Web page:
Jug Face: the Year's Most Charming Village Sacrifice Monster Film. (Opens in Dallas Friday)
Ada, played by Lauren Ashley Carter, and her jug face.
Prodigy Public Relations
Endearing is a weird word to use for horror movies, but it's an accurate one for independent and low budget horror movies that aren't lazy creature features or slasher flicks. Enter Jug Face, which opens at Magnolia Theater this Friday.
Ada lives in a backwoods community in an unnamed part of the country (though the movie is filmed in director Chad Crawford Kinkle's home state of Tennessee). The movie starts with her running through the woods with a guy who we learn is her brother only after we see them having sex. That's a problem for her because (on top of all the obvious) she finds out her family has made arrangements to marry her a pudgy guy who seems equally uninterested. If he realizes she's been deflowered then the deal is off and she's in trouble. Also she's pregnant.
Protecting the community is "the pit," a job handled by a mud hole. The pit keeps everyone healthy in exchange for an occasional sacrifice. When it's hungry, it takes control of one person and makes them sculpt a jug with a face on it. Whoever's face it is gets their throat cut over the pit. The sculptor goes into a trance and doesn't know who's on the jug until it comes out of the kiln, so when Ada peeks into the kiln she's the only one who knows that she's the next jug face. So she steals it.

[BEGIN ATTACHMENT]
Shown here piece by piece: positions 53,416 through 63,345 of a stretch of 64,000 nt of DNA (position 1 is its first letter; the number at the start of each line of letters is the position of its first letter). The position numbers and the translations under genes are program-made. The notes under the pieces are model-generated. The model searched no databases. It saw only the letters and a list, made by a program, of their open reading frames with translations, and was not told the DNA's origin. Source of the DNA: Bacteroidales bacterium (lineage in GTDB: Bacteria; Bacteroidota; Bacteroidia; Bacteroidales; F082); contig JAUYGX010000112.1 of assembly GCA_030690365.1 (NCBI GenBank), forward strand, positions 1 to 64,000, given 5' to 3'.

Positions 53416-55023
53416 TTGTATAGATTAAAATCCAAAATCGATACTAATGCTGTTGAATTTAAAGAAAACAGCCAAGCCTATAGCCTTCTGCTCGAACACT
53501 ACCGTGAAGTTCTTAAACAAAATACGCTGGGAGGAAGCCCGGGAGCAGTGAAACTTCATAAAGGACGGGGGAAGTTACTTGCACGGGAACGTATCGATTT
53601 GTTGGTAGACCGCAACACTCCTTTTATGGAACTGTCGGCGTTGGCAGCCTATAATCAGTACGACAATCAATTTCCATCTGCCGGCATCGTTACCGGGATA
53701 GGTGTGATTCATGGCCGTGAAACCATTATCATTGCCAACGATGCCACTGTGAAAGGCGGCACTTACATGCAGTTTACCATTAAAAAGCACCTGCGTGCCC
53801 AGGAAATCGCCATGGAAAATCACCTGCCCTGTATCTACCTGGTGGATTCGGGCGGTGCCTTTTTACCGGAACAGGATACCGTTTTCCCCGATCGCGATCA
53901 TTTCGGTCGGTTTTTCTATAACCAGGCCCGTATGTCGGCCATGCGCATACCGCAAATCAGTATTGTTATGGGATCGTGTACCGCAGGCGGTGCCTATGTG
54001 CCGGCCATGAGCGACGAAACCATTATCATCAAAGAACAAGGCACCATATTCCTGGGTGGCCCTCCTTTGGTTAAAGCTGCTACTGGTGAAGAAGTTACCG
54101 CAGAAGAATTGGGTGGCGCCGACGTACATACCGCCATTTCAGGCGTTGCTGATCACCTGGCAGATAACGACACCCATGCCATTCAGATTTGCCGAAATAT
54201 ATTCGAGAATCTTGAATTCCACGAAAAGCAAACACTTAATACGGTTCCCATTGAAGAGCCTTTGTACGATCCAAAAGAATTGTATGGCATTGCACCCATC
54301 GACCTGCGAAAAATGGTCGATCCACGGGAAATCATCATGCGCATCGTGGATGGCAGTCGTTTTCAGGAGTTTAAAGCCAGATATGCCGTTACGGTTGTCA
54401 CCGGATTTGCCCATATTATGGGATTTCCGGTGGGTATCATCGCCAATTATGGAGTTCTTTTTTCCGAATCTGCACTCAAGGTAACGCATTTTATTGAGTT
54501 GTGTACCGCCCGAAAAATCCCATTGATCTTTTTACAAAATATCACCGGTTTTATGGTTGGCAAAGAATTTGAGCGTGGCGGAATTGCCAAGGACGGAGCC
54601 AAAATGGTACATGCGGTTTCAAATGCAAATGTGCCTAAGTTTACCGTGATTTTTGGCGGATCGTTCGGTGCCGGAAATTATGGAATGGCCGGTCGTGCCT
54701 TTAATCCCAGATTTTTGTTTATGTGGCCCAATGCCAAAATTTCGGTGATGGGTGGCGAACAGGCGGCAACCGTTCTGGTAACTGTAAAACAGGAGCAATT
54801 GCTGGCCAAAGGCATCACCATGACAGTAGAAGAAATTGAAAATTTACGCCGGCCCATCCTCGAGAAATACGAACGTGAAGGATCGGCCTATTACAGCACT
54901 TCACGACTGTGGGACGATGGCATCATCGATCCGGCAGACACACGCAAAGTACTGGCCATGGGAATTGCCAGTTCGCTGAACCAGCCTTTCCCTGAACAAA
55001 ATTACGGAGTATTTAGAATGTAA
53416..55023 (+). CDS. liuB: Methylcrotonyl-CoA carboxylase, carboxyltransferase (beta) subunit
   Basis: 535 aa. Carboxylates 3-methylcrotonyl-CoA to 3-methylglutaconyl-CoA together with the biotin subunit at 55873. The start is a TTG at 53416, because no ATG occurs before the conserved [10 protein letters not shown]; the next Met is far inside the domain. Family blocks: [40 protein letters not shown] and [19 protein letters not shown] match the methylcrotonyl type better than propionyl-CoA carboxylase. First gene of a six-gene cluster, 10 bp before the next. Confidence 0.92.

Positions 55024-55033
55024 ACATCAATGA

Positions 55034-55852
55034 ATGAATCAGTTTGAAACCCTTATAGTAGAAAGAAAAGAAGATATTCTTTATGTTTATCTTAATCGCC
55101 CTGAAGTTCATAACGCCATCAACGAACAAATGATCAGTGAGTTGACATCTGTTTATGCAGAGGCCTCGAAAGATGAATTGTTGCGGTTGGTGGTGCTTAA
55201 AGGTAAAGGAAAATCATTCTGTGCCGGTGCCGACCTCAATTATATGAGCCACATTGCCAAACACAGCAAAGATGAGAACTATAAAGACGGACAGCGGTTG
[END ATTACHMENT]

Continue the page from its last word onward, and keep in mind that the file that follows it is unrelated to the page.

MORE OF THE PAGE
Ada tries to flee and the pit goes on a killing spree, attacking unsuspecting forest-folk and dismembering them. Maybe. It's hard to tell because the death scenes are filmed as a series of extreme zoom-ins on body parts or blood spurts, a signature technique of SyFy Channel original movies.
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Jug Face is a bad movie to watch if you're looking for resolution, or Pacific Rim-esque monsters. Or any monsters. But Lauren Ashley Carter as Ada and Sean Bridgers as Dawai, the jug sculptor, are both compelling. And it's a moody film, with beautiful cinematography that somehow manages to make daytime seen creepier than night.
Moody and beautiful cinematography aside, moments like the pit attacks make it hard to ignore Jug Face's budget. But the most frightening moments have nothing to do with the pit or its maybe-monster. The movie has truly unsettling scenes. Like when Ada's mother checks by hand to see if her daughter is still a virgin, and then tries to torture her lover's name out of her by slicing her knuckles with a straight razor. The scene is less graphic than this description implies but is nonetheless chilling. It's a reminder of how much horror your brain can produce when given a little prodding.
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